Skeletal changes through the lifespan--from growth to senescence

Nat Rev Endocrinol. 2015 Sep;11(9):513-21. doi: 10.1038/nrendo.2015.89. Epub 2015 Jun 2.


Age-related fragility fractures are an enormous public health problem. Both acquisition of bone mass during growth and bone loss associated with ageing affect fracture risk late in life. The development of high-resolution peripheral quantitative CT (HRpQCT) has enabled in vivo assessment of changes in the microarchitecture of trabecular and cortical bone throughout life. Studies using HRpQCT have demonstrated that the transient increase in distal forearm fractures during adolescent growth is associated with alterations in cortical bone, which include cortical thinning and increased porosity. Children with distal forearm fractures in the setting of mild, but not moderate, trauma also have increased deficits in cortical bone at the distal radius and in bone mass systemically. Moreover, these children transition into young adulthood with reduced peak bone mass. Elderly men, but not elderly women, with a history of childhood forearm fractures have an increased risk of osteoporotic fractures. With ageing, men lose trabecular bone primarily by thinning of trabeculae, whereas the number of trabeculae is reduced in women, which is much more destabilizing from a biomechanical perspective. However, age-related losses of cortical bone and increases in cortical porosity seem to have a much larger role than previously recognized, and increased cortical porosity might characterize patients at increased risk of fragility fractures.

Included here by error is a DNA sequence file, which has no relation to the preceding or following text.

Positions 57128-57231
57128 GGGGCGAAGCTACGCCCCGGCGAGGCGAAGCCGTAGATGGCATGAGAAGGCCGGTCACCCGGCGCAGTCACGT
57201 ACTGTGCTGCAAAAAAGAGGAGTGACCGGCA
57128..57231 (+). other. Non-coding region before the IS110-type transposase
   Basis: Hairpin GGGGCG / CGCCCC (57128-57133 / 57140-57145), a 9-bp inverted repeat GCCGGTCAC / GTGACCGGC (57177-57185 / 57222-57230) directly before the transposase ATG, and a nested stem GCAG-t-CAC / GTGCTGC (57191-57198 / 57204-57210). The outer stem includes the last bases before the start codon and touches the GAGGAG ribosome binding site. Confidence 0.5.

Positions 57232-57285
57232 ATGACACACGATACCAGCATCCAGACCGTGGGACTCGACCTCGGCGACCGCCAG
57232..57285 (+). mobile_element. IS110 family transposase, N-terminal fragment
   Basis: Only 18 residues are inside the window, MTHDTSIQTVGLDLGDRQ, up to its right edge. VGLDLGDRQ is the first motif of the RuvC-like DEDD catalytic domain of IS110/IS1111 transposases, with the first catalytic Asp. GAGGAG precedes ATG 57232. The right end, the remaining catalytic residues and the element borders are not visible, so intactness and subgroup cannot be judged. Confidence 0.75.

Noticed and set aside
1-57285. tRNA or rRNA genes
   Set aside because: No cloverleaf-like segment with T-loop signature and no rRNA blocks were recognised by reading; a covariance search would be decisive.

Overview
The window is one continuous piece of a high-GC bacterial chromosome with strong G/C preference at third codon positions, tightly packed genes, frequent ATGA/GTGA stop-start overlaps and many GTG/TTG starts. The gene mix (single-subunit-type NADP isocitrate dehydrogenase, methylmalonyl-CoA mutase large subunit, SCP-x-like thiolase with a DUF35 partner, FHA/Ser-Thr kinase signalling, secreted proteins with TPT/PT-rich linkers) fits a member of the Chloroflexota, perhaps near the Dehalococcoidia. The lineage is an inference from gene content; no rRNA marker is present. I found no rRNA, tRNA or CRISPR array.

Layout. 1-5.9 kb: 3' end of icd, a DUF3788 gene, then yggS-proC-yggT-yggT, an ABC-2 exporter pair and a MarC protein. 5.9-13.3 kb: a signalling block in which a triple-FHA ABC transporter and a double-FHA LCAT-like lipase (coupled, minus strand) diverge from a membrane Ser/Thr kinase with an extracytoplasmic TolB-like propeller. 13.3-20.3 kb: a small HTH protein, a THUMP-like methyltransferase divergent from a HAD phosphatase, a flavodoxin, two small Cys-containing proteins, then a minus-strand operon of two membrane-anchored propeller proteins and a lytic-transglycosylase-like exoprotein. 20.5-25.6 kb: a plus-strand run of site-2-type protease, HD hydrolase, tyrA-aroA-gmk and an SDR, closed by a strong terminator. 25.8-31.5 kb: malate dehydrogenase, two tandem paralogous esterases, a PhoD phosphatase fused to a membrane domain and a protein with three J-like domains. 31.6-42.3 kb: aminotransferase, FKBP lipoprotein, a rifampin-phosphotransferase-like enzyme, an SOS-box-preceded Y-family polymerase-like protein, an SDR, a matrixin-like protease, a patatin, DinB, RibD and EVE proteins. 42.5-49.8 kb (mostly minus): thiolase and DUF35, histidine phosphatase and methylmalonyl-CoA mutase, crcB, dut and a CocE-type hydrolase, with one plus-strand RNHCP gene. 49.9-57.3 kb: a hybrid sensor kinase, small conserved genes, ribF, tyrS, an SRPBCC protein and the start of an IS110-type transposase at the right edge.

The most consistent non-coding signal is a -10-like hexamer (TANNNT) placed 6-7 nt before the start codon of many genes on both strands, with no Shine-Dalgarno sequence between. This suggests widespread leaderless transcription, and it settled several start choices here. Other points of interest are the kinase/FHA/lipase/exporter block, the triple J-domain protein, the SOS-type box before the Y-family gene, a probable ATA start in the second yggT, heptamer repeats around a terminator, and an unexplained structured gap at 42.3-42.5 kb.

Publication types

  • Research Support, N.I.H., Extramural
  • Review

MeSH terms

  • Adolescent
  • Adult
  • Aged
  • Aging / physiology
  • Animals
  • Bone Development / genetics
  • Bone Development / physiology*
  • Female
  • Fractures, Bone / physiopathology
  • Growth / physiology
  • Humans
  • Male
  • Middle Aged
  • Osteoporosis / genetics
  • Osteoporosis / physiopathology
  • Skeleton*
  • Young Adult